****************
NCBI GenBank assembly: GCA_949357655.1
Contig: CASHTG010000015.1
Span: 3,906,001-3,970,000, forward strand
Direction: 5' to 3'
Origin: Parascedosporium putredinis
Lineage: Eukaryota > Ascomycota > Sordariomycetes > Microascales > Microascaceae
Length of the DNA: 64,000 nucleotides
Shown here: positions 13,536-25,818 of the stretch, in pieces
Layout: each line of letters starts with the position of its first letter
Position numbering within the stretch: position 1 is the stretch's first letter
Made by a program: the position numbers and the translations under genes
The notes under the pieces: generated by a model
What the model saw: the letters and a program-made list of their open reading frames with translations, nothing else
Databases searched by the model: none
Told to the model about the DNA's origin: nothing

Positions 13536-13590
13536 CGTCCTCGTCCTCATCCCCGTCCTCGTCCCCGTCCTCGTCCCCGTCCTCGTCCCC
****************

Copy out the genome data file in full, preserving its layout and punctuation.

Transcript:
NCBI GenBank assembly: GCA_949357655.1
Contig: CASHTG010000015.1
Span: 3,906,001-3,970,000, forward strand
Direction: 5' to 3'
Origin: Parascedosporium putredinis
Lineage: Eukaryota > Ascomycota > Sordariomycetes > Microascales > Microascaceae
Length of the DNA: 64,000 nucleotides
Shown here: positions 13,536-25,818 of the stretch, in pieces
Layout: each line of letters starts with the position of its first letter
Position numbering within the stretch: position 1 is the stretch's first letter
Made by a program: the position numbers and the translations under genes
The notes under the pieces: generated by a model
What the model saw: the letters and a program-made list of their open reading frames with translations, nothing else
Databases searched by the model: none
Told to the model about the DNA's origin: nothing

Positions 13536-13590
13536 CGTCCTCGTCCTCATCCCCGTCCTCGTCCCCGTCCTCGTCCCCGTCCTCGTCCCC